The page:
Economists like Tyler Cowen argue that government policies should solely be designed to maximize GDP. If you object that GDP does not take environmental damage into account, he will say that he really wants to use a modified GDP that factors in his favorite causes.
This sort of thinking sometimes goes under the slogan, "a rising tide lifts all boats." Among philosophers, it is called utilitarianism or consequentialism. Cowen's view is a little extreme in that he considers someone in Ethiopia in a millennium to be as important as someone today.
He wrote a book on this subject, and to prove his sincerity, he promised to donate all his profits to some clown in Ethiopia.
Tucker Carlson recently enraged conservatives with an economic rant that included, “Anyone who thinks the health of a nation can be summed up in GDP is an idiot.”
I am wondering if any of these smart economists ever tried to quantify human capital.
There are 7 billion people in the world. Some are making the world a better place, and some a worse place. If you take into account consumption of resources in future generations, then the big majority of people have negative value.
Advances in genetic research may soon make it possible to quantify human capital on the genome level. Most human traits are heritable, so once he have good genomic models, we could estimate human capital directly from the genomes.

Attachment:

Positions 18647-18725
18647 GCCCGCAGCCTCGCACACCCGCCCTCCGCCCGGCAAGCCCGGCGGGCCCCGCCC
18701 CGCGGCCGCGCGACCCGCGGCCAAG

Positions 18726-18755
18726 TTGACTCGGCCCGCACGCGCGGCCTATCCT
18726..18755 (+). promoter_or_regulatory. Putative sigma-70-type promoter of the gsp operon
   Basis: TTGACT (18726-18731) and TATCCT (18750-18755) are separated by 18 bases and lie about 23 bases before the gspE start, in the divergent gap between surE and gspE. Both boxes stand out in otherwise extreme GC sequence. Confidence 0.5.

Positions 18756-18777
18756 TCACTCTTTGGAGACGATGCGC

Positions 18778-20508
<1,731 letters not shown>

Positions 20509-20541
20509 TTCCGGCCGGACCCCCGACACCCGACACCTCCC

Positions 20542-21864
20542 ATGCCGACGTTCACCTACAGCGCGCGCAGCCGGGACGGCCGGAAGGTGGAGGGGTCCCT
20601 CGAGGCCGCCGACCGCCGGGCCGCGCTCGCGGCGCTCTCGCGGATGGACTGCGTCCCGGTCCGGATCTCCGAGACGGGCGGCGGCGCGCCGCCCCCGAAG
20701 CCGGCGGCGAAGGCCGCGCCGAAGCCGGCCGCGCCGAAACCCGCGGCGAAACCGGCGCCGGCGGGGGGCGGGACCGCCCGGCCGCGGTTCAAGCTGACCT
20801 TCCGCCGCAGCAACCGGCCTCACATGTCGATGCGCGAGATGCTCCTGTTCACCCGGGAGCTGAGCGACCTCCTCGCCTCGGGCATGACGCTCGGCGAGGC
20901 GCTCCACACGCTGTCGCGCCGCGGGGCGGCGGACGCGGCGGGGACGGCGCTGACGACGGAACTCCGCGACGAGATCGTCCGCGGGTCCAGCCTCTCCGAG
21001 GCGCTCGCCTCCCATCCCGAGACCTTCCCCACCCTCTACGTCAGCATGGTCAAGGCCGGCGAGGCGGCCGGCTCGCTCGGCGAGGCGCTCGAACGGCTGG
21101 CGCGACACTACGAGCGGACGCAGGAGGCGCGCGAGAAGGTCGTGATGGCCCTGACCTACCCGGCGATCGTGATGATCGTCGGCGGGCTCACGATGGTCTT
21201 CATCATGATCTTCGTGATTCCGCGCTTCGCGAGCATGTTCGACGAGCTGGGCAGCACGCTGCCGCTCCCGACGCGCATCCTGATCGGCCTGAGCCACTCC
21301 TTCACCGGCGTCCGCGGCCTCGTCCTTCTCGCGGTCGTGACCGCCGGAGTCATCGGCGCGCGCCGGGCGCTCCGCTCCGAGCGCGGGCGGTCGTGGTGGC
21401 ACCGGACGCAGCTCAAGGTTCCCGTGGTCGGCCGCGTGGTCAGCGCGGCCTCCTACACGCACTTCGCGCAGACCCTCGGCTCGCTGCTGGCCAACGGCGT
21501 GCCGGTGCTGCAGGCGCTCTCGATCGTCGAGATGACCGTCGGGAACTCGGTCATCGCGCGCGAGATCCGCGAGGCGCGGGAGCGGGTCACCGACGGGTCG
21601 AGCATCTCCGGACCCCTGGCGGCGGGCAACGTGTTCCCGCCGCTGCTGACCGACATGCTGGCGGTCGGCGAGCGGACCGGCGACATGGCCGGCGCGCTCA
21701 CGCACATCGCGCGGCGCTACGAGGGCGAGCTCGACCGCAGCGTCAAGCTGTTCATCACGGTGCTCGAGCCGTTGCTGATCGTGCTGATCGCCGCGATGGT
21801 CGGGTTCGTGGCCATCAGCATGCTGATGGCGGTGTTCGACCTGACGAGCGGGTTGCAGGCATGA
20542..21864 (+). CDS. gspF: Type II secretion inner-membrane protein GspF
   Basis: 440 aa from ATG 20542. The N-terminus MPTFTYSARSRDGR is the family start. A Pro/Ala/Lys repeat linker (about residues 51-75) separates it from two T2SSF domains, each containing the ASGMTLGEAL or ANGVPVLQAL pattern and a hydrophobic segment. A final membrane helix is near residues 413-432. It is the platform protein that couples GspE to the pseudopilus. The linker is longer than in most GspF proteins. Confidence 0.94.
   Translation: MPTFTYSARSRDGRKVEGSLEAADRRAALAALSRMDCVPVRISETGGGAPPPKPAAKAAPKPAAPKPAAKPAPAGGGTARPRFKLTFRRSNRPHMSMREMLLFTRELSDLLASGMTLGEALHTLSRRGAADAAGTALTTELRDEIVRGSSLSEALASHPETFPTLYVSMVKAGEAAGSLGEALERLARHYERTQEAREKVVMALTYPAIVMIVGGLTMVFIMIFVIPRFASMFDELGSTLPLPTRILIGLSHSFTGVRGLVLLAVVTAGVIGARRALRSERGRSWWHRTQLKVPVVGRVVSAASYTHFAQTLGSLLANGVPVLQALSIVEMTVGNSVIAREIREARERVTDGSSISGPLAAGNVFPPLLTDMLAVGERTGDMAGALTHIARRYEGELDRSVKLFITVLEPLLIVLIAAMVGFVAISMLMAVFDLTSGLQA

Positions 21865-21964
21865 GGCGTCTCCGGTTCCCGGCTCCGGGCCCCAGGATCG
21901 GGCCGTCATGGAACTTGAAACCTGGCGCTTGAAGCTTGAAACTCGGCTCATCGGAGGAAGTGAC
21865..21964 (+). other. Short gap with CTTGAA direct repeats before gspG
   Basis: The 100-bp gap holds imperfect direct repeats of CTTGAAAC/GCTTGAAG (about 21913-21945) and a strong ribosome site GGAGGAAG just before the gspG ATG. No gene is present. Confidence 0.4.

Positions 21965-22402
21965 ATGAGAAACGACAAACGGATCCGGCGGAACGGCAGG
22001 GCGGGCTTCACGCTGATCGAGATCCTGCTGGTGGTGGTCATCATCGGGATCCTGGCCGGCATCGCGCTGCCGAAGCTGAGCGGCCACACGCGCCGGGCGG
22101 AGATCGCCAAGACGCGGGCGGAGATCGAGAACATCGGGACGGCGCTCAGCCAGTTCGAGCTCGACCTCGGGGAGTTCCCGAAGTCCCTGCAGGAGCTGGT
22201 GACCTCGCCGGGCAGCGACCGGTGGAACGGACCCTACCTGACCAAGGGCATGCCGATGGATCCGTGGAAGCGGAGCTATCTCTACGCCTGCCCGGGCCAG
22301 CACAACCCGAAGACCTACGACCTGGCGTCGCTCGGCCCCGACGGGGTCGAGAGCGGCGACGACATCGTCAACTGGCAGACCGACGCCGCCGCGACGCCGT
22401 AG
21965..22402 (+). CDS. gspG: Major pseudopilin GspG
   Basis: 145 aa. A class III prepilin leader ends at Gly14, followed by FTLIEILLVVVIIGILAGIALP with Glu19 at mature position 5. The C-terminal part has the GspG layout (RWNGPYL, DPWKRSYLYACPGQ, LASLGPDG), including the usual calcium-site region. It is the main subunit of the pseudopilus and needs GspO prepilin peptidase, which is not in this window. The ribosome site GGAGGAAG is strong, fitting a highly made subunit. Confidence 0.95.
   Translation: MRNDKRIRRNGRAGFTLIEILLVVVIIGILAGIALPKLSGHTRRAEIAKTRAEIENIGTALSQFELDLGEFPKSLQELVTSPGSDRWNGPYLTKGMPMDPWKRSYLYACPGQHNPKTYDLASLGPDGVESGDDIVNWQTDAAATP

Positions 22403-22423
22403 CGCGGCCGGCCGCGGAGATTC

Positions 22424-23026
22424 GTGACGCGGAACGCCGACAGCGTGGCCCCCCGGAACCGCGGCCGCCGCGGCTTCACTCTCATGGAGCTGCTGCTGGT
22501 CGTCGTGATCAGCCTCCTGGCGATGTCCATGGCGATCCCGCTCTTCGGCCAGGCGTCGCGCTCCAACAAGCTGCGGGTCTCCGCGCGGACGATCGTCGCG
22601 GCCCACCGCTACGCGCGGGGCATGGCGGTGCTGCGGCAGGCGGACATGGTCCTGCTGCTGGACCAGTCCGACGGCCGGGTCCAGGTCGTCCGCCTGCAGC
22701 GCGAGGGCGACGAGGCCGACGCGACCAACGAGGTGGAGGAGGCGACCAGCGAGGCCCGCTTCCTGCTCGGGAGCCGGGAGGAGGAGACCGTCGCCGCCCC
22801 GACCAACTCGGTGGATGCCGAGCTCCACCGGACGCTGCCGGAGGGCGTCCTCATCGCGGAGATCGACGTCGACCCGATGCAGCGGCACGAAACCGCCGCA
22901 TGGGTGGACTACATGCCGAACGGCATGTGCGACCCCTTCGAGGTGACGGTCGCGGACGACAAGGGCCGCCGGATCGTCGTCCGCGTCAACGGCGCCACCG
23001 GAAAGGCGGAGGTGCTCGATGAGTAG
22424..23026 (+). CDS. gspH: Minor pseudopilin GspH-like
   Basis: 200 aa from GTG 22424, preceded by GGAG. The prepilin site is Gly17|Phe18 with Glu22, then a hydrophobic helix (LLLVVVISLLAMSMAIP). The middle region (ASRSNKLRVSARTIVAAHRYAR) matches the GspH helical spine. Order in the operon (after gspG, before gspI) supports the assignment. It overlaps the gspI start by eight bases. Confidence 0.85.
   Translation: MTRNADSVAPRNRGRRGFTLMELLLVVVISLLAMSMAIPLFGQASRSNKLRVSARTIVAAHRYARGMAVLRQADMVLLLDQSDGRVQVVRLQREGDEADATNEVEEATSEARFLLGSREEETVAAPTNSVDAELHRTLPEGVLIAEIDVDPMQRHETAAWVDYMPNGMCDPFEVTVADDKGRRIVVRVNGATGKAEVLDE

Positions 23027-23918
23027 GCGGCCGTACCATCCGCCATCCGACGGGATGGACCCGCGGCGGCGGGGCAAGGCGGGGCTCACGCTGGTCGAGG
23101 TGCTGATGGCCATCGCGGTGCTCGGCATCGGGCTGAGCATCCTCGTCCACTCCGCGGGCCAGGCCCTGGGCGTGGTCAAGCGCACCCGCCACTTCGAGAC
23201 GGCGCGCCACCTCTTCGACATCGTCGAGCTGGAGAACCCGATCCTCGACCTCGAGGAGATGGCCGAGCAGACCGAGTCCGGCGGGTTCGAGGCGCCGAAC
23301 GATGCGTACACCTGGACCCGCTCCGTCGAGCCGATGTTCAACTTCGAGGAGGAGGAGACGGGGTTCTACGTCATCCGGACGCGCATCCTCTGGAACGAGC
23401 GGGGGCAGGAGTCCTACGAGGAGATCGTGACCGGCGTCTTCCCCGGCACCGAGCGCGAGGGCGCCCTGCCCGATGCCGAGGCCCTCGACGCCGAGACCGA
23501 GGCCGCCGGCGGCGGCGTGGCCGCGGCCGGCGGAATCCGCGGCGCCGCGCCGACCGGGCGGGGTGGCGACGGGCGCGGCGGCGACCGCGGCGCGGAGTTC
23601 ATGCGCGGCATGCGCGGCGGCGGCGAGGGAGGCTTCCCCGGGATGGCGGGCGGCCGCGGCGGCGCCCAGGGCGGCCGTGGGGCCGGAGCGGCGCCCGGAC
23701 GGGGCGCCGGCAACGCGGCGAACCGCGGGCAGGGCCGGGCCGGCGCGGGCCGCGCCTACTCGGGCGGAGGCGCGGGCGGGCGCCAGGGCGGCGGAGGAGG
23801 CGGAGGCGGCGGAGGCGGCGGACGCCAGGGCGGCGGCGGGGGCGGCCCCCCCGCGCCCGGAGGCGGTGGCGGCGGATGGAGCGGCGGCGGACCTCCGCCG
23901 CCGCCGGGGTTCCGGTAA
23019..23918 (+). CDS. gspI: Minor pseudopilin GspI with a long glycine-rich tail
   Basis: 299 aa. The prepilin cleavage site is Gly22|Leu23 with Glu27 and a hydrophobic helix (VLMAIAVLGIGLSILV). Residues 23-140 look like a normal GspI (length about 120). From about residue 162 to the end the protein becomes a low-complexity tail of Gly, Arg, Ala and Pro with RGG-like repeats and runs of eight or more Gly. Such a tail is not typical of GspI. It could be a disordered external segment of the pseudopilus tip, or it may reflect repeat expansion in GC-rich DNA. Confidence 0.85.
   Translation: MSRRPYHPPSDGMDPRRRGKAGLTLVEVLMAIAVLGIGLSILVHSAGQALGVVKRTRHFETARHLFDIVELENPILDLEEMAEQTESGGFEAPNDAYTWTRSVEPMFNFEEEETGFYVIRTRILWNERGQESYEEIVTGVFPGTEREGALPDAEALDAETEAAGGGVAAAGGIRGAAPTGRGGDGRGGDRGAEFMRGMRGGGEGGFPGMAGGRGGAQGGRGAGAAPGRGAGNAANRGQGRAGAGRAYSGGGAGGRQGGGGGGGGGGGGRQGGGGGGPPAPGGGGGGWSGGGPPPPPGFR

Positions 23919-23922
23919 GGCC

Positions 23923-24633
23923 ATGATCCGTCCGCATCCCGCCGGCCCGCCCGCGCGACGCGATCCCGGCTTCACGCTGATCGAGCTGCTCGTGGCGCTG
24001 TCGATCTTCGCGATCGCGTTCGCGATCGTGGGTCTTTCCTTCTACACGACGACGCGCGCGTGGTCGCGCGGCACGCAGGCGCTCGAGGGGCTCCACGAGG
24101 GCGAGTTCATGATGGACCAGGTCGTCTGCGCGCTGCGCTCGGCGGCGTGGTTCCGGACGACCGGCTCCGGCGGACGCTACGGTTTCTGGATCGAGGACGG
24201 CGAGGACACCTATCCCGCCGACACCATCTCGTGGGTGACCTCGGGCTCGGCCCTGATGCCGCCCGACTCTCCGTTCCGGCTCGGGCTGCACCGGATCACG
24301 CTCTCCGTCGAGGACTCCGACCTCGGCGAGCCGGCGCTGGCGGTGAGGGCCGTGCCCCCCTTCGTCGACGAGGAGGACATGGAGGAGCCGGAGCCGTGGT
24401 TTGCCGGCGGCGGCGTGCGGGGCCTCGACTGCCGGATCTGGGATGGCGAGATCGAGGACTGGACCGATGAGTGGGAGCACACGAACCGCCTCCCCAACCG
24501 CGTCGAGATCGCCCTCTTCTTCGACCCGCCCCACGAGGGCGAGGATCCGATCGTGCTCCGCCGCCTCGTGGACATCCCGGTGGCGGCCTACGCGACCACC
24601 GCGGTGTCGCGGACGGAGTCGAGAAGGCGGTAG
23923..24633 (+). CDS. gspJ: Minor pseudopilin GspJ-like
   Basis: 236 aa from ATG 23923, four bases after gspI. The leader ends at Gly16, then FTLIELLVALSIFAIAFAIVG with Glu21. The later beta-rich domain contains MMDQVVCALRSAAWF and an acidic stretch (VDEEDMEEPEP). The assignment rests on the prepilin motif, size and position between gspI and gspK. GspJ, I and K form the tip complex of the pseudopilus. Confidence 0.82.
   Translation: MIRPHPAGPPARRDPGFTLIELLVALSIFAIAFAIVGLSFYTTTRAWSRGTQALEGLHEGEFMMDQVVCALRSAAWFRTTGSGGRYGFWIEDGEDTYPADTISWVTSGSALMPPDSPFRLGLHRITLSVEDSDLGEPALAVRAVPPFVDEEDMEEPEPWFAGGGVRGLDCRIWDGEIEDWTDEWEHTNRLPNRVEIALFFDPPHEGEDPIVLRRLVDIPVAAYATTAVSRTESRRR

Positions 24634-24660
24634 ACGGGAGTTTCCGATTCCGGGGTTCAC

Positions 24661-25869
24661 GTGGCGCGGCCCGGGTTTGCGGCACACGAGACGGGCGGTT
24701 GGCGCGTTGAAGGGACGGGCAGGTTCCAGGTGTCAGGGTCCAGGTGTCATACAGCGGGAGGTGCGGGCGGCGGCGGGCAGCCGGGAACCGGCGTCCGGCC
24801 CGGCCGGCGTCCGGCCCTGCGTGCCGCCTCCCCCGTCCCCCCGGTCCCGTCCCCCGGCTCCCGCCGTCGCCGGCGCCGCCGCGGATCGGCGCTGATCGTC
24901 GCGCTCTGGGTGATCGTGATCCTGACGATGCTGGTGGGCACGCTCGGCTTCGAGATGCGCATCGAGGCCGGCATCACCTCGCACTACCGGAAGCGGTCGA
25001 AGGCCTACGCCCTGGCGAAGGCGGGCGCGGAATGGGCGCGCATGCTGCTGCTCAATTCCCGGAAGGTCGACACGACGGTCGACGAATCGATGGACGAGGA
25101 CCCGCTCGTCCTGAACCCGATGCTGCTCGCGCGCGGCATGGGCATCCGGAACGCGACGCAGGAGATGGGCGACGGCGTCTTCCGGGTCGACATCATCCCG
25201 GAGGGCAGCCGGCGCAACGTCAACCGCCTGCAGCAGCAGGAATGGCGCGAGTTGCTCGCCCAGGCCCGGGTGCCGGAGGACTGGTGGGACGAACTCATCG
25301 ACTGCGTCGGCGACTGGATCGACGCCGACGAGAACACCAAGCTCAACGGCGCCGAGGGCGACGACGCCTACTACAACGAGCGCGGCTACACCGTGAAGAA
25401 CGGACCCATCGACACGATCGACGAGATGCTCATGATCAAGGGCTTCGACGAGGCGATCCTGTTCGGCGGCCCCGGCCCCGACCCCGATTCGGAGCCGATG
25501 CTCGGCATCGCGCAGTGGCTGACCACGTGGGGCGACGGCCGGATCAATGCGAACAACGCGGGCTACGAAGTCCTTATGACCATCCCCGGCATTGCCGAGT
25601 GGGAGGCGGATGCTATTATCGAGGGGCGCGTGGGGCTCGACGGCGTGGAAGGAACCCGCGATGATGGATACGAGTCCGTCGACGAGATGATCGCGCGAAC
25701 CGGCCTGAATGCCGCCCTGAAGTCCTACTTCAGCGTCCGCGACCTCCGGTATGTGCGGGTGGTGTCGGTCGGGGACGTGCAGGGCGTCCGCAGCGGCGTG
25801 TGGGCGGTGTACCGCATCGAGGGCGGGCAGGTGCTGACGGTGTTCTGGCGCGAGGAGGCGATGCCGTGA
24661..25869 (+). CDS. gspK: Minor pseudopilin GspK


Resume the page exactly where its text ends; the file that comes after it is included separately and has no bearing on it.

You might protest that a man is more than his DNA. I would agree, but if you are projecting a millennium into the future, as Cowen does, then a man is just the DNA of his descendants.
A man may have genes for criminal behavior, and never commit any crimes. After a millennium, he could have thousands of criminal descendants.
An ugly woman could have thousands of ugly descendants. If resources become scarce, then no one wants them used up by ugly people.
It may seem harsh to judge people based on their genomes, but if you buy into future utilitarianism like Cowen, then surely it is better to exterminate undesirables now than to somehow correct all the damage in a millennium.
Countries like Taiwan and South Korea have gotten rich by implementing capitalist theories of money. Eventually, I think some countries will try to seriously maximize their genomic capital. If so, they might create paradises of low crime, low strife, high trust, high productivity, and high happiness.
How good or bad this is remains to be seen. Many would argue that any such project would be doomed to fail. If some country does the experiment, we may find out.